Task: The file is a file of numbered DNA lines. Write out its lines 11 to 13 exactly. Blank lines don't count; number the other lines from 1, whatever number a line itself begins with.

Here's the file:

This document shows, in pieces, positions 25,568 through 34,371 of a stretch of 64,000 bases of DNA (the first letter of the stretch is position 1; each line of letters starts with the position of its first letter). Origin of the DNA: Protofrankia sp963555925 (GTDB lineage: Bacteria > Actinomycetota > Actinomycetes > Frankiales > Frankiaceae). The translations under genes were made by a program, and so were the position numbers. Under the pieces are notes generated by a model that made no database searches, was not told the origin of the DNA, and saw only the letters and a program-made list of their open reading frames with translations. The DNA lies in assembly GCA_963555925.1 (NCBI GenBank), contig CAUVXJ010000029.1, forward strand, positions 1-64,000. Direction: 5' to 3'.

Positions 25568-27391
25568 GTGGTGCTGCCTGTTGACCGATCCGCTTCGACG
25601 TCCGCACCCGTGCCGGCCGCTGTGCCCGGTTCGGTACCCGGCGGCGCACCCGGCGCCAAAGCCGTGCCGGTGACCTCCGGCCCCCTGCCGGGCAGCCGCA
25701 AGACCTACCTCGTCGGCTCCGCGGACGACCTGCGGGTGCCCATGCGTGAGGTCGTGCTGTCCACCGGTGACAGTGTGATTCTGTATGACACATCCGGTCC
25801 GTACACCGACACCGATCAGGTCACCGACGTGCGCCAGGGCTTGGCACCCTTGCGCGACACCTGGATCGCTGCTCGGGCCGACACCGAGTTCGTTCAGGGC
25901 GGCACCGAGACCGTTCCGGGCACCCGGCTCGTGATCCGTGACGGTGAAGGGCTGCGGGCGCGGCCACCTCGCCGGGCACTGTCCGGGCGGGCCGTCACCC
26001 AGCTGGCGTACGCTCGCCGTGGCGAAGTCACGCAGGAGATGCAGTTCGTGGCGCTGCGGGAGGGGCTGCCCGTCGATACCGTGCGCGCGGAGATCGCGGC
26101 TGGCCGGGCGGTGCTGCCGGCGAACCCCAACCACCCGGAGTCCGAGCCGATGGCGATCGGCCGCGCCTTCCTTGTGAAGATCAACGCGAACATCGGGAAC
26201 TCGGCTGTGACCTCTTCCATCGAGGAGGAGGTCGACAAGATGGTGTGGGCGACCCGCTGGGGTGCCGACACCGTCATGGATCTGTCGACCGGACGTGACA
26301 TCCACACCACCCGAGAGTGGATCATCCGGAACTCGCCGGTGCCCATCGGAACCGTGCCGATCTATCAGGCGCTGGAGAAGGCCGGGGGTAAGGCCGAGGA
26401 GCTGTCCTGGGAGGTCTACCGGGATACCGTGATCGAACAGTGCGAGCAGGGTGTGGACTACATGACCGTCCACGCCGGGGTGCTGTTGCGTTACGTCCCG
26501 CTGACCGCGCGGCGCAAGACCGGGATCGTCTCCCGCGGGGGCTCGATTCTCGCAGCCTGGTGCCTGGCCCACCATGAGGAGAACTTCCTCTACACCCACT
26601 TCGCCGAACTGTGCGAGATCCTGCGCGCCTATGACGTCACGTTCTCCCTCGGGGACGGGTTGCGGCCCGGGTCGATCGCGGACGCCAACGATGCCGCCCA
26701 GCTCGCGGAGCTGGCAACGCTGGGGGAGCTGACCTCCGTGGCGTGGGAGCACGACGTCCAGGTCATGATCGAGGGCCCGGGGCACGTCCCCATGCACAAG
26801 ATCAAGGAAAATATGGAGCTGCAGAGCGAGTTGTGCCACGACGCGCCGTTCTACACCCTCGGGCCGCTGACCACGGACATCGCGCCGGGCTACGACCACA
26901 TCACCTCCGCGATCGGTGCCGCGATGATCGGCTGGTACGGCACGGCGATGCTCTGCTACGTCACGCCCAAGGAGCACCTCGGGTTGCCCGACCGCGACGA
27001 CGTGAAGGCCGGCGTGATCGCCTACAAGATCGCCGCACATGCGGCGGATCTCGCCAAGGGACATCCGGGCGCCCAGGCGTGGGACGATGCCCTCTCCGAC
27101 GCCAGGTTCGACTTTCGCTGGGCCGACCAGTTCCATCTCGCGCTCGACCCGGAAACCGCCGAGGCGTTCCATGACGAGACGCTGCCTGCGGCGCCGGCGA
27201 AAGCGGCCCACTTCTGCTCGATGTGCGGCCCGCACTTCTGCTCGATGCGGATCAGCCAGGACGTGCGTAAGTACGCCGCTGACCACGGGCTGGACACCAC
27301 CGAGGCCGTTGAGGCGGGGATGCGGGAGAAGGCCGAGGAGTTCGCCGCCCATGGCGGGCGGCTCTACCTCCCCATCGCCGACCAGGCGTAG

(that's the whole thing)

26301 TCCACACCACCCGAGAGTGGATCATCCGGAACTCGCCGGTGCCCATCGGAACCGTGCCGATCTATCAGGCGCTGGAGAAGGCCGGGGGTAAGGCCGAGGA
26401 GCTGTCCTGGGAGGTCTACCGGGATACCGTGATCGAACAGTGCGAGCAGGGTGTGGACTACATGACCGTCCACGCCGGGGTGCTGTTGCGTTACGTCCCG
26501 CTGACCGCGCGGCGCAAGACCGGGATCGTCTCCCGCGGGGGCTCGATTCTCGCAGCCTGGTGCCTGGCCCACCATGAGGAGAACTTCCTCTACACCCACT